The most famous beach in the New York City  metropolitan region is Jones Beach (Ocean State Pkwy., south of Wantagh, 516/785-1600, sunrise–sunset daily, free, parking $6–8), just 25 miles from midtown Manhattan . Though packed cheek-to-jowl on a hot summer’s day, the beach is so magnificent—its white sands stretching out for well over five miles—that it still manages to impress. And talk about good people-watching. . . .
Jones Beach is also more than just a beach. Another one of Robert Moses’ many creations, his goal here was to transform a sandbar off a windswept reef into the finest public beach in America. He largely succeeded, in an engineering feat that took two years to complete.
Finished in 1929, the beach boasts an enormous number of well-worn but first-class facilities, including two lovely art deco bathhouses, wading and Olympic-size pools, ball fields, pitch-and-putt golf, shuffleboard courts, basketball courts, picnic areas, refreshment stands, a restaurant, a wide weathered boardwalk, and a 200-foot-high water tower shaped like an obelisk.
Also at the beach is the Nikon at Jones Beach Theater (Jones Beach Wantagh, 516/221-1000, http://www.jonesbeach.com/ ), which presents big-name acts in summer.
While Jones Beach is open year-round, lifeguards are on duty only Memorial Day–Labor Day. To reach Jones Beach, take the Wantagh State or Meadowbrook State Parkways south off the Sunrise Highway (Route 27), and watch for signs. Traffic can be horrendous in summer, so if you’re coming from New York City , consider taking the Long Island Railroad (718/217-5477, www.mta.info/lirr ). The train travels to Freeport , where shuttlebuses operate to and from the beach.
West of Jones Beach are several smaller beaches—including Long Beach and Lido Beach—that are fun to explore. To reach these often less-crowded locales, take the Meadowbrook State Parkway to the Loop Parkway.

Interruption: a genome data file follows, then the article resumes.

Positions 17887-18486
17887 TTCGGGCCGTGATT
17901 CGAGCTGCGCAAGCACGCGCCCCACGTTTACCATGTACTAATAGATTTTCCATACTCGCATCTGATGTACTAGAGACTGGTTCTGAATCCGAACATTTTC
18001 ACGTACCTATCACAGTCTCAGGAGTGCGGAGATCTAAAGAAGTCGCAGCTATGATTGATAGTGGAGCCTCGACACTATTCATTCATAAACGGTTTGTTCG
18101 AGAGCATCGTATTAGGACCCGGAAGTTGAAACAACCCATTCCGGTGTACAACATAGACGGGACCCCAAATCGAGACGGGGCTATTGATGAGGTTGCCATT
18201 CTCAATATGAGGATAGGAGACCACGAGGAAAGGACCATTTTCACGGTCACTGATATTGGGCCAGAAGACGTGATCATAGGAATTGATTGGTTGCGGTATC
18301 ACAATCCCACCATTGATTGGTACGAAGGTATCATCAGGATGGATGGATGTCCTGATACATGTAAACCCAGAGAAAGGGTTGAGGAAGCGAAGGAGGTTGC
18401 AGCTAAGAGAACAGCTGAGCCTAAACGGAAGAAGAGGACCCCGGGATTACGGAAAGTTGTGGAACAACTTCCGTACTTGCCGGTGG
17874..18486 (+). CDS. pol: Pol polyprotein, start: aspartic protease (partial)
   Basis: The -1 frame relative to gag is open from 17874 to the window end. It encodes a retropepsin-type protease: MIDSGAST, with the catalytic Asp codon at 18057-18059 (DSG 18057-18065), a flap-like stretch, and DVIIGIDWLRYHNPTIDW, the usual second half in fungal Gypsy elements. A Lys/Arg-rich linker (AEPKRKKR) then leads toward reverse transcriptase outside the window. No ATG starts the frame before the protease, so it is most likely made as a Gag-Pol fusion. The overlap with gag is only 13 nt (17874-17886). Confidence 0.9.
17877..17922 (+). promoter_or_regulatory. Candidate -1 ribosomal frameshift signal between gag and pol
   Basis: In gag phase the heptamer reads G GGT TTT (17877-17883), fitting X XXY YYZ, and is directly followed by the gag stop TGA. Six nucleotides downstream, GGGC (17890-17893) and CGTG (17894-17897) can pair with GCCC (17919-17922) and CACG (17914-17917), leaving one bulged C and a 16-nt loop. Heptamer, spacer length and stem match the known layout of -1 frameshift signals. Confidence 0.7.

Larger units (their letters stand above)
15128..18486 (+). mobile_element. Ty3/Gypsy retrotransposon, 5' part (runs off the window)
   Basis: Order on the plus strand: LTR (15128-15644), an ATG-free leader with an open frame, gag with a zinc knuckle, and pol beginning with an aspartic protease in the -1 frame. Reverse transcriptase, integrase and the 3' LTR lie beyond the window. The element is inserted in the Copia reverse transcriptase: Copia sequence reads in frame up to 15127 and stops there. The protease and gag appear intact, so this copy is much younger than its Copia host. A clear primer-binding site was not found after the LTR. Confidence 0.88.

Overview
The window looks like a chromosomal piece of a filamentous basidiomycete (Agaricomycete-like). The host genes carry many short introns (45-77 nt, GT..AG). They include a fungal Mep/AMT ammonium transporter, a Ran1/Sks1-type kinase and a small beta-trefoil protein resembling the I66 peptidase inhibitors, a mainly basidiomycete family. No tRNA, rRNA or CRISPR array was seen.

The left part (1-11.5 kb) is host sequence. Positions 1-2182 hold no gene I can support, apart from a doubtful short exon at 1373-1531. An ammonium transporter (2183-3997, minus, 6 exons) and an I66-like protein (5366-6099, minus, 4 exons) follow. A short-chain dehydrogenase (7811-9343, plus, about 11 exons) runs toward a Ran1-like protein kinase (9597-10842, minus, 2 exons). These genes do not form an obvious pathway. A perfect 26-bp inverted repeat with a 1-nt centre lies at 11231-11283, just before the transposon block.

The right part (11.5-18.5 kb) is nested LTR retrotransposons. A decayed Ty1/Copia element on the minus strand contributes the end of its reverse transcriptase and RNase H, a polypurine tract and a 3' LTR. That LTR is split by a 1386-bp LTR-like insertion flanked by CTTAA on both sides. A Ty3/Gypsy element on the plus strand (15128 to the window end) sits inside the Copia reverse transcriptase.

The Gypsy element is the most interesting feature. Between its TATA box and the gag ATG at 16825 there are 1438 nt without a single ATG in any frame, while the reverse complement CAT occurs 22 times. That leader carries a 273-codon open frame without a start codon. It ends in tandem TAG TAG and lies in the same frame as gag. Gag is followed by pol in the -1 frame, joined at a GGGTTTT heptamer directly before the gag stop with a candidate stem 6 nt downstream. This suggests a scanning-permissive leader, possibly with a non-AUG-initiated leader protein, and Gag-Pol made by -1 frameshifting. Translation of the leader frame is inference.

If you pay close attention while driving along the Wantagh, Meadowbrook, or Loop Parkways linking Jones Beach and Point Lookout to the mainland, you’ll spot small cottages perched on platforms and surrounded by marshland and water. At one time, there were hundreds of such bay houses, as they are called, in the Town of Hempstead. Now there are only 32.
The building of the bay houses began back in the early 1700s when the island’s farmers, needing hay for their cattle, hired their neighbors the baymen to row out to remote marshlands and bring back hay for their animals. The journey often took several hours each way, so it wasn’t long before the baymen began building shacks in which to overnight. At first, these shacks were crude affairs. But as the years went by, the baymen developed them into cozy cabins that they could also use for recreation and for the planting and harvesting of oysters and clams.
In the early 1900s, recreational fishermen discovered the South Shore  and the bay houses developed yet another purpose: bait stations. Then, a decade or two later, Prohibition arrived. Some baymen, writes folklorist Nancy Solomon in her book On the Bay, “played an indispensable role in rum running, smuggling, via their bay houses, illegal booze from large cargo ships offshore to hotels. . . .“
All this history was almost lost in 1993, when the baymen’s lease on their bay houses — last renewed by the Town of Hempstead in 1965 — ran out. The town government had voted to have the houses destroyed, but Solomon’s book, together with the efforts of the South Shore Bayhouse Owners’ Association, convinced the town board of the homes’ historic value. Their leases have since been extended virtually indefinitely.
Although the bay houses can be seen from the parkways, the best way to view them is by boat. The charter fishing boats that run out of Freeport  pass close by.
Approximately 50 other bay houses are located in Suffolk County opposite Captree State Park near Captree Island, Sexton Island, and Havermeyer Island.
With views of the Atlantic Ocean and New York City  skyline, Allegria Hotel and Spa (80 West Broadway, 516/889-1300, www.allegriahotel.com , $199–499), a new beachfront luxury hotel in Long Beach, offers 112 guestrooms, 31 suites, a 10,000 square foot roof-top pool, and spa.
In the hotel’s restaurant, Atlantica (80 West Broadway, 516/889-1300, www.allegriahotel.com , $26), Chef Todd Jacobs ‘close-to-door’ philosophy means local, organic ingredients. Aim for the seafood options and take advantage of the extensive wine list.